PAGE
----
In a proceeding for the judicial settlement of the account of a decedent's estate, the objectant appeals from a decree of the Surrogate's Court, Rockland County (Nelson, S.), dated May 16, 2008, which, upon a decision of the same court (Berliner, S.), dated June 28, 2007, made after a non-jury trial, judicially settled the account and directed him to pay the costs and disbursements in connection with the proceeding directly to the petitioner.
Published by New York State Law Reporting Bureau pursuant to Judiciary Law § 431.
This opinion is uncorrected and subject to revision before publication in the Official Reports.
FRED T. SANTUCCI, J.P., RUTH C. BALKIN, RANDALL T. ENG and CHERYL E. CHAMBERS, JJ.
ORDERED that the decree is affirmed, with costs payable by the appellant personally.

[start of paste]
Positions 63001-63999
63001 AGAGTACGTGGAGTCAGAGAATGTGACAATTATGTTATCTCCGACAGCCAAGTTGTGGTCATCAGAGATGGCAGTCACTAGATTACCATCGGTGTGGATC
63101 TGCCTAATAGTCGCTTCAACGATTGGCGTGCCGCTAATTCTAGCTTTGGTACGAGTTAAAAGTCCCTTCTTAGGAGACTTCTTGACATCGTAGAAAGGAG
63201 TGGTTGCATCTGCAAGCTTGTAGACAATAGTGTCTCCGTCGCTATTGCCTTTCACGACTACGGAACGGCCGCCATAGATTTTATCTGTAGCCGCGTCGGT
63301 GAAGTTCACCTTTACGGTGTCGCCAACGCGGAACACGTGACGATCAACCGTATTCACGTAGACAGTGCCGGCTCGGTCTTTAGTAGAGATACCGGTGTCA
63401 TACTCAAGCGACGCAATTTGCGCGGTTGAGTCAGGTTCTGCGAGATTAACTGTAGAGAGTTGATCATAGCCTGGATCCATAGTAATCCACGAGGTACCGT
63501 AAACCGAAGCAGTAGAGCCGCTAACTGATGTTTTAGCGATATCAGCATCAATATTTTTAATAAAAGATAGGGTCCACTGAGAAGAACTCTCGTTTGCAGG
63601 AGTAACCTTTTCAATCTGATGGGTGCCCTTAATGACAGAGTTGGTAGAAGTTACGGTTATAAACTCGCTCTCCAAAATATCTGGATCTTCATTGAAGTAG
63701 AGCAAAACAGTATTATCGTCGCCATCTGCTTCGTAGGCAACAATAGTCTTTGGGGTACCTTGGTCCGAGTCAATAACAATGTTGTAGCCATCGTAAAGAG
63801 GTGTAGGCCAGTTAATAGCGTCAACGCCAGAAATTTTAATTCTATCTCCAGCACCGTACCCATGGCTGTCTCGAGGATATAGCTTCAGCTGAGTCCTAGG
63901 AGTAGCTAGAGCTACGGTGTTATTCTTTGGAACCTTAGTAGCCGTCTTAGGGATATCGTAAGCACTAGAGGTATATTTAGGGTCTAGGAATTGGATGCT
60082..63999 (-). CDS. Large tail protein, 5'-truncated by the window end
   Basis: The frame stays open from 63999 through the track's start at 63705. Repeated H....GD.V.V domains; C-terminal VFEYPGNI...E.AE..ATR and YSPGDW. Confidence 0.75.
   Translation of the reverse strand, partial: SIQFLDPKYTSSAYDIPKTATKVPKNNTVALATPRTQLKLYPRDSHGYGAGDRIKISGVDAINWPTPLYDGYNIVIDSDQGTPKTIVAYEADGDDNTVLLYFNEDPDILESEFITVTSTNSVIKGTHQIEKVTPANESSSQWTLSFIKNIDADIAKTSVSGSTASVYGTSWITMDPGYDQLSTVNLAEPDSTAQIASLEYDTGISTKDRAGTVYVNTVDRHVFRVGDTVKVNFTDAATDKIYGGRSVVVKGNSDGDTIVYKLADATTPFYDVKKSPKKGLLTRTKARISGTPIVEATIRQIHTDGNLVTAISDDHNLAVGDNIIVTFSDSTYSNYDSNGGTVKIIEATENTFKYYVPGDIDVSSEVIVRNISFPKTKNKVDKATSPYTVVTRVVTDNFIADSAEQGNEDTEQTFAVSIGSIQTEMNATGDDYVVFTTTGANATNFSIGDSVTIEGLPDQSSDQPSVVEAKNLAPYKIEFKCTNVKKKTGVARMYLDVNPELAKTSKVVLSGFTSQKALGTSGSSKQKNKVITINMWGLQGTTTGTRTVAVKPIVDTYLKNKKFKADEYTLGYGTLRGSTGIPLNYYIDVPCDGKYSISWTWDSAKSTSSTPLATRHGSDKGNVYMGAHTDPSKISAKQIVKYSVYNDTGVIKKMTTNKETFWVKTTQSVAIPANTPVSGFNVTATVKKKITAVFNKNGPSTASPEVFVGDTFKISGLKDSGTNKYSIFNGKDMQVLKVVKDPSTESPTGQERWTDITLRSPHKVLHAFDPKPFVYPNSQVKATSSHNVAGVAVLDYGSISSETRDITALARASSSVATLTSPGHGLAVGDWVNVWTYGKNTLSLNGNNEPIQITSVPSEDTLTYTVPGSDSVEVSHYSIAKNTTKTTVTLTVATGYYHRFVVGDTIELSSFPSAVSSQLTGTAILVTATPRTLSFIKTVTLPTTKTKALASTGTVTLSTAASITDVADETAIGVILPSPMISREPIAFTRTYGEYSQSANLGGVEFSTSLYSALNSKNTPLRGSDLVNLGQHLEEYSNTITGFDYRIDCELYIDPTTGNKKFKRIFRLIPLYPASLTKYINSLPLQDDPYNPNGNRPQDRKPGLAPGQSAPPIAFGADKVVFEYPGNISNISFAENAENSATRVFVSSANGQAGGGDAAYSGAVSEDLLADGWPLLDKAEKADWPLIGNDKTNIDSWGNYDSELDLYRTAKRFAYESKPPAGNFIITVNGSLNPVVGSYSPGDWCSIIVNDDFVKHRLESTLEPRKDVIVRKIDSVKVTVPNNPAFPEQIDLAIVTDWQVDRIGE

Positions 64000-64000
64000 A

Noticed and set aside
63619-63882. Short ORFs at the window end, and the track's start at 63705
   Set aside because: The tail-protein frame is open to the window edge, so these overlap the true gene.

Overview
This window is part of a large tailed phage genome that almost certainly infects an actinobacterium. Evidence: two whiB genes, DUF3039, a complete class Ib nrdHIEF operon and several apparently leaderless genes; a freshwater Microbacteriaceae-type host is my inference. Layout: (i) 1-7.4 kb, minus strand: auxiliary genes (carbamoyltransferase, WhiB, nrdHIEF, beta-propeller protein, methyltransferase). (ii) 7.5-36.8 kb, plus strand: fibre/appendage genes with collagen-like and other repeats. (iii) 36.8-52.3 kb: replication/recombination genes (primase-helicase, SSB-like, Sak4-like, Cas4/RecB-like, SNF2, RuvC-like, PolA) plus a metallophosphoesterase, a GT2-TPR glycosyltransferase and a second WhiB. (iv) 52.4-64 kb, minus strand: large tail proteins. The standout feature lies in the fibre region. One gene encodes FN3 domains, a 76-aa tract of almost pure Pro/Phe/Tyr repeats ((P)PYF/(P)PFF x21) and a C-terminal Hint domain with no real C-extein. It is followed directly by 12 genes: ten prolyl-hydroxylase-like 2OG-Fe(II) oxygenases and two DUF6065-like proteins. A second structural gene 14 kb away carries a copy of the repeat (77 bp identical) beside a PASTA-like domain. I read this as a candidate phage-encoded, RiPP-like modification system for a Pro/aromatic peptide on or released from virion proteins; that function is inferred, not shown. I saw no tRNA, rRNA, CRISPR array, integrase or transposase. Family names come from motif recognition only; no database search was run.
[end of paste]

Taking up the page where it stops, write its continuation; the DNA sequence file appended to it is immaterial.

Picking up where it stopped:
Edgar Wolf Levy (hereinafter Edgar) died testate on July 6, 1975, leaving his estate to his two sons, the petitioner David Levy (hereinafter David) and the objectant Joel Corcos Levy (hereinafter Joel), who, at the time of his death, were ages 37 and 30, respectively. David was appointed executor of the estate. Edgar's will provided a detailed alternating selection method for the distribution of his personal effects, as well as the artwork he composed and created himself. The residue of the estate, which undisputedly included artwork by numerous other artists, was to be divided equally between David and Joel, but the will provided no details as to how the division of the residue of the estate was to be effected. Several weeks after Edgar's death, David and Joel met to divide, among other things, several significant works of African and modern art that Edgar and his wife, Lucille Corcos Levy, had acquired during their lifetimes. At the time of distribution, no formal appraisals of the artwork held by the estate were obtained. Although the brothers disagree as to the precise method they used for the division and distribution of the artwork covered by the residuary clause of the will, there is a general agreement that some sort of alternating selection method was used, and that David chose first. With his selections, David chose two African reliquary figures, known to the family as the "Fang" and the "Large Kota." Joel was prepared to chose a sculpture by the artist David Smith, known as the "Reclining Figure," which was a likeness of their mother. David, who feared that Joel would sell the sculpture rather than keep it in the family, offered to trade Joel several smaller David Smith pieces, some of which were in the estate and one which he claimed to own personally, for the "Reclining Figure." Joel also made other selections from the collection, including a piece known to the family as the "Small Kota."